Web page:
17. Wang J, Wang Y, Wei C, Yao NA, Yuan A, Shan Y, Yuan C. Smartphone interventions for long-term health management of chronic diseases: an integrative review. Telemed J E Health. 2014;20(6):570–83.

    Article  PubMed  Google Scholar 

  18. Lautenschlager J, Mau W, Kohlmann T, Raspe HH, Struve F, Bruckle W, Zeidler H. Comparative evaluation of a German version of the Health Assessment Questionnaire and the Hannover Functional Capacity Questionnaire. Z Rheumatol. 1997;56(3):144–55.

    Article  CAS  PubMed  Google Scholar 

  19. Stucki G, Liang MH, Stucki S, Bruhlmann P, Michel BA. A self-administered rheumatoid arthritis disease activity index (RADAI) for epidemiologic research. Psychometric properties and correlation with parameters of disease activity. Arthritis Rheum. 1995;38(6):795–8.

    Article  CAS  PubMed  Google Scholar 

  20. Andresen J, Hülsemann JL. Rheumatoide Arthritis. In: Kuipers JG, Zeidler H, Köhler L, editors. Medal Rheumatologie. Kriterien für die Klassifikation, Diagnose, Aktivität und Prognose rheumatologischer Erkrankungen. Friedrichshafen: Wiskon; 2006. p. 9–11.

    Google Scholar 

  21. Behrens F, Koehm M, Schwaneck EC, Schmalzing M, Gnann H, Greger G, Tony HP, Burkhardt H. Use of a “critical difference” statistical criterion improves the predictive utility of the Health Assessment Questionnaire-Disability Index score in patients with rheumatoid arthritis. BMC Rheumatol. 2019;3(1):51.

    Article  PubMed  PubMed Central  Google Scholar 

  22. Campbell N, Ali F, Finlay AY, Salek SS. Equivalence of electronic and paper-based patient-reported outcome measures. Qual Life Res. 2015;24(8):1949–61.

    Article  PubMed  Google Scholar 

  23. Muehlhausen W, Byrom B, Skerritt B, McCarthy M, McDowell B, Sohn J. Standards for instrument migration when implementing paper patient-reported outcome instruments electronically: recommendations from a qualitative synthesis of cognitive interview and usability studies. Value Health. 2018;21(1):41–8.

    Article  PubMed  Google Scholar 

  24. Byrom B, Doll H, Muehlhausen W, Flood E, Cassedy C, McDowell B, Sohn J, Hogan K, Belmont R, Skerritt B, McCarthy M. Measurement equivalence of patient-reported outcome measure response scale types collected using bring your own device compared to paper and a provisioned device: results of a randomized equivalence trial. Value Health. 2018;21(5):581–9.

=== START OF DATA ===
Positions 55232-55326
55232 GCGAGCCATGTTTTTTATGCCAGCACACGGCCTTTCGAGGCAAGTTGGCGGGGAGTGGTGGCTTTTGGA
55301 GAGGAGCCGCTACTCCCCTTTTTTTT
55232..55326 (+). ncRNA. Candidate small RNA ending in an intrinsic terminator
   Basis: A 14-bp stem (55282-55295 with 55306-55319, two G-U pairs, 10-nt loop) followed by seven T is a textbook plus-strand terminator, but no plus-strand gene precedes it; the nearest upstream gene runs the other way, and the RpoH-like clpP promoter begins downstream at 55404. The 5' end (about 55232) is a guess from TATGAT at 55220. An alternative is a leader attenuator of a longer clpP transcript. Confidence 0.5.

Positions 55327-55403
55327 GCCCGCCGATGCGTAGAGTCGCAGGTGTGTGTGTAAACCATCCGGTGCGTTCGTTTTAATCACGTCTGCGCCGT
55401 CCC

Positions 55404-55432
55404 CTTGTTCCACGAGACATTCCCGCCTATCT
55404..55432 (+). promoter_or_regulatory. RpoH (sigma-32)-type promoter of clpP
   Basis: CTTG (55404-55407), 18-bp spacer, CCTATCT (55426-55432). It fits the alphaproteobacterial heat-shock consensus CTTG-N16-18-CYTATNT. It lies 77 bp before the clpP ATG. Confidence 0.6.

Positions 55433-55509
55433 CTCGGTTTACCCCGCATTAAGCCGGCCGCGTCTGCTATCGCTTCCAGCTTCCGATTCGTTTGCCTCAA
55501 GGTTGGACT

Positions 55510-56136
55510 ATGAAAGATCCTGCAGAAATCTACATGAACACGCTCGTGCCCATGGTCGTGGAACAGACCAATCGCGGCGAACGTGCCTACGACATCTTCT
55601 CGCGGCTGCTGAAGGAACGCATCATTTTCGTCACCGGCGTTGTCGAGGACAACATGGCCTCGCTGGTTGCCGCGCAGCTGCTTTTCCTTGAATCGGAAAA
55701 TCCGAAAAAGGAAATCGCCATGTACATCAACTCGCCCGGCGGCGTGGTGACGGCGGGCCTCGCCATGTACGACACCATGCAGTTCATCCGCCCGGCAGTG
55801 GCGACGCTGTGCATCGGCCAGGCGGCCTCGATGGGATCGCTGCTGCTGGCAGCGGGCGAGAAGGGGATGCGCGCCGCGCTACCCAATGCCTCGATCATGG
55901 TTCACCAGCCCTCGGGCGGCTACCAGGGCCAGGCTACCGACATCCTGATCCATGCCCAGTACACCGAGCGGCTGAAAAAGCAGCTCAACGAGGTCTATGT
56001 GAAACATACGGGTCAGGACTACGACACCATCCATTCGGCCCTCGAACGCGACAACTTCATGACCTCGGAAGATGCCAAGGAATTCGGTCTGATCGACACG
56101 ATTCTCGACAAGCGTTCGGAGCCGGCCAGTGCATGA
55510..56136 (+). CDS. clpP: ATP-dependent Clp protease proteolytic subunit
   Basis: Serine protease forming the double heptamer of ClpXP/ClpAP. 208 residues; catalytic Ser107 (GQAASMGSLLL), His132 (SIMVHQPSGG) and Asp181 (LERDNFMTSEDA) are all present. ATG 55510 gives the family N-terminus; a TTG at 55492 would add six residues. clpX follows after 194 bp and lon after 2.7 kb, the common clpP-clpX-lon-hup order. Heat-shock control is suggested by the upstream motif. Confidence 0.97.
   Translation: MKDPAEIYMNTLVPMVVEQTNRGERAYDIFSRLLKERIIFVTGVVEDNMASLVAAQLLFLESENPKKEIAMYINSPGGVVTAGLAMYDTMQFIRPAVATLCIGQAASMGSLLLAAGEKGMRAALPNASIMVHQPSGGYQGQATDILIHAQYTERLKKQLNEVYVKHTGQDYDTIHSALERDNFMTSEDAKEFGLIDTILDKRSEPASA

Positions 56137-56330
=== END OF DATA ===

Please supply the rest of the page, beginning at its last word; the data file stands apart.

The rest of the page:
Article  PubMed  Google Scholar 

  25. Regulation (EU) 2017/745 of the European Parliament and of the Council of 5 April 2017 on medical devices, amending Directive 2001/83/EC, Regulation (EC) No 178/2002 and Regulation (EC) No 1223/2009 and repealing Council Directives 90/385/EEC and 93/42/EEC.

  26. Najm A, Nikiphorou E, Kostine M, Richez C, Pauling JD, Finckh A, Ritschl V, Prior Y, Balážová P, Stones S, Szekanecz Z, Iagnocco A, Ramiro S, Sivera F, Dougados M, Carmona L, Burmester G, Wiek D, Gossec L, Berenbaum F. EULAR points to consider for the development, evaluation and implementation of mobile health applications aiding self-management in people living with rheumatic and musculoskeletal diseases. RMD Open. 2019;5(2):e001014.

    Article  PubMed  PubMed Central  Google Scholar 

  27. Heiberg T, Kvien TK, Dale Ø, Mowinckel P, Aanerud GJ, Songe-Møller AB, Uhlig T, Hagen KB. Daily health status registration (patient diary) in patients with rheumatoid arthritis: a comparison between personal digital assistant and paper-pencil format. Arthritis Rheum. 2007;57(3):454–60.

    Article  PubMed  Google Scholar 

  28. Walker UA, Mueller RB, Jaeger VK, Theiler R, Forster A, Dufner P, Ganz F, Kyburz D. Disease activity dynamics in rheumatoid arthritis: patients’ self-assessment of disease activity via WebApp. Rheumatology (Oxford). 2017;56(10):1707–12.

    Article  Google Scholar 

  29. Salaffi F, Di Carlo M, Carotti M, Farah S, Gutierrez M. The Psoriatic Arthritis Impact of Disease 12-item questionnaire: equivalence, reliability, validity, and feasibility of the touch-screen administration versus the paper-and-pencil version. Ther Clin Risk Manag. 2016;12:631–42.

    Article  CAS  PubMed  PubMed Central  Google Scholar